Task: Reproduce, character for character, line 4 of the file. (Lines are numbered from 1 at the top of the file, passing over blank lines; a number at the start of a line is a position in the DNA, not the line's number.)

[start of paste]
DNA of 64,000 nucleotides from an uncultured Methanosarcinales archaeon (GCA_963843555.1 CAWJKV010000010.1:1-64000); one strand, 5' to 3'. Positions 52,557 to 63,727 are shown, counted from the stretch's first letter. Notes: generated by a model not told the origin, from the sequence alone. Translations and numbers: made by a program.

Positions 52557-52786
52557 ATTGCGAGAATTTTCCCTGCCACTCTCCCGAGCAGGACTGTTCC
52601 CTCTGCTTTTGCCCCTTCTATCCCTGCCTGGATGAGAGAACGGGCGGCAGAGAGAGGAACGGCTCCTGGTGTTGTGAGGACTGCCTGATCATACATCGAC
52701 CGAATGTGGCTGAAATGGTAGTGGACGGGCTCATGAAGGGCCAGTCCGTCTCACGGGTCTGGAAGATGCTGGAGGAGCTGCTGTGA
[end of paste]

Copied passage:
52601 CTCTGCTTTTGCCCCTTCTATCCCTGCCTGGATGAGAGAACGGGCGGCAGAGAGAGGAACGGCTCCTGGTGTTGTGAGGACTGCCTGATCATACATCGAC